The Wolves of Midwinter is the second novel in the The Wolf Gift series by author Anne Rice. This is a fantasy story about the world of werewolves. Anne Rice takes us to the rugged coast of Northern California, the grand mansion at Nideck Point and a deeper exploration of the transformed Man Wolf’s upbringing.
Here are the top 3 reviews and comments that readers love about this fascinating book.
Review 1: The Wolves of Midwinter audiobook by Mel
It’s a bird, it’s a plane, it’s…MAN WOLF!
Rueben, the Renaissance man, reluctant werewolf, continues his paradoxical struggle with his transformation into the world of the Morphenkinder, aka Man Wolves, now surrounded by the gentlemanly old-school wolf pack. He’s moved into the bequeathed Nideck mansion, is doing well with his Man Wolf lessons, has a new loup-garou love interest for his animalistic amatory side, but is haunted by the painful memory AND the spectral manifestations of his one-night stand love, the beautiful now ghostly, benefactor Marchent. Marchent is “Earth-bound” and hanging with the Forest Gentry until she works out the glitches in her ascension to the other side.
Did I mention it is the Yuletide season?!! Oh, it is — for about 14 hours of the 16. The Man Wolves renovate the mansion and surrounding *village,* plan a Midwinter celebration feast for the local population, and string miles of colored lights. (This is the true horror of this book… stuck at Westworld-like Medieval Times and being schooled on all the minutiae of the period: roasted wild boar, mead and mincemeat, antique rag dolls, Battenburg lace, wooden puppets, and mummers…with an infinite loop of Greensleeves playing. Where’s a hungry Man Wolf when you need him?) If it takes $1.5 million to maintain Downton Abbey, the Man Wolfs make the Grantham/Crawleys look like paupers; they are gazillionaires with an over-the-top penchant for decoration — when they aren’t taking care of magnanimous depradation or ritualistically frolicking naked among the ancient redwoods.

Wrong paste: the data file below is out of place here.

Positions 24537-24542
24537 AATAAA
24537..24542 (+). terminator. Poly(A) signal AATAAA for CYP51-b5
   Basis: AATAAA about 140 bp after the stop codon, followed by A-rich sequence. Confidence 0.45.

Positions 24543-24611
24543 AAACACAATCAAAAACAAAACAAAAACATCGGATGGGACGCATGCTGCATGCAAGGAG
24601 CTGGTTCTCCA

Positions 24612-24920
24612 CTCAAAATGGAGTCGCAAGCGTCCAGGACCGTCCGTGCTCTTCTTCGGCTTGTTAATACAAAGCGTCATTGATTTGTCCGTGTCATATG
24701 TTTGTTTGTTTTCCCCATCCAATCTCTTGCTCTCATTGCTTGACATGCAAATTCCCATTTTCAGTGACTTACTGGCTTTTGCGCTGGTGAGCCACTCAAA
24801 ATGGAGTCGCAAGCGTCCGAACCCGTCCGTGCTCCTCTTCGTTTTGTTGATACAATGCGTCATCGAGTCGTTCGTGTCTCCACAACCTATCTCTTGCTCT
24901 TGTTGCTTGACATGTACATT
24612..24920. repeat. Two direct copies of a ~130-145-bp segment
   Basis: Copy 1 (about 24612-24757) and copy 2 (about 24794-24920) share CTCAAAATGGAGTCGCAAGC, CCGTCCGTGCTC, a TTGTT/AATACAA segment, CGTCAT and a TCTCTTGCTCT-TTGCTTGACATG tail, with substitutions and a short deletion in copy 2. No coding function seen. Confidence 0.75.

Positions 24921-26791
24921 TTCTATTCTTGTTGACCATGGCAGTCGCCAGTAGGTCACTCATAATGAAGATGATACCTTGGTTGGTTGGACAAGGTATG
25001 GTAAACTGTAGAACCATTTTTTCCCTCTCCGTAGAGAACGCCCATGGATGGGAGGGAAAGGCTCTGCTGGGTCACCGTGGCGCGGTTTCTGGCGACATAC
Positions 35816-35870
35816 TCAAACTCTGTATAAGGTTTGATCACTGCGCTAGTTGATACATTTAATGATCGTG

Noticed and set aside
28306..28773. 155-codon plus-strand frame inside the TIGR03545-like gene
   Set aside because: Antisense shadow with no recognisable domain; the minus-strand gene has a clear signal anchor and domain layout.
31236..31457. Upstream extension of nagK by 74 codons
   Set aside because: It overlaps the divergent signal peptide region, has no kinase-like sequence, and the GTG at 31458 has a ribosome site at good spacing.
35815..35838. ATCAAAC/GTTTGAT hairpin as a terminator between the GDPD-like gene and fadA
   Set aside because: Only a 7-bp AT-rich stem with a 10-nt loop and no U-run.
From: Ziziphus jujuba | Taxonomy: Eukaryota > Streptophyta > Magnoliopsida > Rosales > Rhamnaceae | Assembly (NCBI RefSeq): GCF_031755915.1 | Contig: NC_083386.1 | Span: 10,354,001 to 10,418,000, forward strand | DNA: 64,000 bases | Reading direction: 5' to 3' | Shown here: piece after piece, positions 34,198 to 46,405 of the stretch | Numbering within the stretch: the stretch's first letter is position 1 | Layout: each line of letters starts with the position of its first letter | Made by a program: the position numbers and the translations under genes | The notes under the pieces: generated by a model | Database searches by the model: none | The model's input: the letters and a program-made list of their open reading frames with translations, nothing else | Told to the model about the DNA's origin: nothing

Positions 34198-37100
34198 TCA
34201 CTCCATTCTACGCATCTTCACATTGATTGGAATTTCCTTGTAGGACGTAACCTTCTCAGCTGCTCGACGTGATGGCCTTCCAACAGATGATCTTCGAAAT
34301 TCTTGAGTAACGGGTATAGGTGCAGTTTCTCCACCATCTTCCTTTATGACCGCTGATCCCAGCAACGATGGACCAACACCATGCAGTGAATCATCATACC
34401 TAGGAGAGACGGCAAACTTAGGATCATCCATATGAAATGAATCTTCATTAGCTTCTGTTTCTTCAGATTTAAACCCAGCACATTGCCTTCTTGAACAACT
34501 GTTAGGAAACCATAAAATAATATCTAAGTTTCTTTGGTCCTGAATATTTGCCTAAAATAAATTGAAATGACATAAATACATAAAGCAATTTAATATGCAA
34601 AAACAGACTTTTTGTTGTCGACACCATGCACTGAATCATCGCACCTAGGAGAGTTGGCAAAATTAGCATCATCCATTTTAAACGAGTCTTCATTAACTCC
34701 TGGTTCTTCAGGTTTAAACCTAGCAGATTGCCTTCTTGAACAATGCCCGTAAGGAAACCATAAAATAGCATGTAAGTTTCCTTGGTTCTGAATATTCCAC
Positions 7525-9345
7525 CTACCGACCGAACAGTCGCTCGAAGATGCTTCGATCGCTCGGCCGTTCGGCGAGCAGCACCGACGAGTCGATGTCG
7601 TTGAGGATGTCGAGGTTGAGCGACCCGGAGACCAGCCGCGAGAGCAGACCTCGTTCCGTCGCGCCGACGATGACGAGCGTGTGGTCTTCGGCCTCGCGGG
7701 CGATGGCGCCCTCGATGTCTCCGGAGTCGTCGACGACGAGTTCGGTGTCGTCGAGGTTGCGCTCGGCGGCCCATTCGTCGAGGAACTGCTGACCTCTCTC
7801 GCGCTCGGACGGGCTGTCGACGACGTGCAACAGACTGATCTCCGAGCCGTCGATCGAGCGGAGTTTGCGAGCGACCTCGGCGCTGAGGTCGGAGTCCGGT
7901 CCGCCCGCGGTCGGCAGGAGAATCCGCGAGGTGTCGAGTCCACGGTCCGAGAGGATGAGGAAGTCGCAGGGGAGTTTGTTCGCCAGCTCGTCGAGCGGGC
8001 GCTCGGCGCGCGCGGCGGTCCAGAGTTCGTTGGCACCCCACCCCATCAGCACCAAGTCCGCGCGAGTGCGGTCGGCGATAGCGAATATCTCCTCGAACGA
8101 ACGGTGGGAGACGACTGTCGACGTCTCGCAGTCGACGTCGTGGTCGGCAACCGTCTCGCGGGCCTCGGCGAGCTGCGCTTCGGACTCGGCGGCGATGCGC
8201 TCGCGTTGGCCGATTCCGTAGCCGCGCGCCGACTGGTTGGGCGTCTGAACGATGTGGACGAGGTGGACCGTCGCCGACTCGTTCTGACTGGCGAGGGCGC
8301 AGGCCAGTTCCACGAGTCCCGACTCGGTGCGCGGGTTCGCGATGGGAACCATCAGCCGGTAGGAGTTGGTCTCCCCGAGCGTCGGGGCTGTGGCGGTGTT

I ‘d like to sit down with the spiritually diverse Ms. Rice…say maybe over a pina colada at Trader Vic’s, or a big dish of beef chow mein from Lee Ho Fook’s…discuss philosophy, Germanic neopaganism, her conversion from atheism. I’d sit with her for days until she got it all out of her system; I’d do it in memory of Lestat and Louis, and for all the reader/fans that yearn for the Anne Rice from the Vampire Chronicles. With that out of the way, I’d love to talk to her about what she does best — writing gothic-fantasy-horror, creating epic characters and their complete cosmology based on universal myths and lore, how she layers her books with her knowledge of history and a keen eye for architectural and atmospheric details. Once she understood that I meant her no disrespect, I would start a conversation about the importance of an author distancing her personal obsessions from her work, and the need for professional editing to avoid a bloated theological treatise, over reliant on superfluous imagery that suffocates the plot.
There actually is a good story here, and it does set up some interesting possibilities for the concluding book, but you have to suffer for it. If you barely made it through Wolf Gift, you probably won’t make this installment — unless you are obsessed with Medieval set decorating. If determined but reluctant–skip through the decking the halls. They say horror done poorly becomes comedy…this is borderline, at times causing me mental images of a super-hero Man Wolf, sniffing out evil, and devouring the evil-doers down to “the last knuckle” before dragging himself to confession. I crawled to the finish line with hope that the final book makes the often uneasy reading task, so far, worth it.
Review 2: The Wolves of Midwinter audiobook by K. Tullock
Was Anne Rice bored?? the first book was great this one is so repetitious and so boring. I will say that it is well written but that is all it has going for it.
Review 3: The Wolves of Midwinter audiobook by Shade Wolf
really loved this book and the first. Just sad there was never the third as it was originally part of a trilogy. but still good and I loved the books so much I had to hear the audible versions a few years later 🙂
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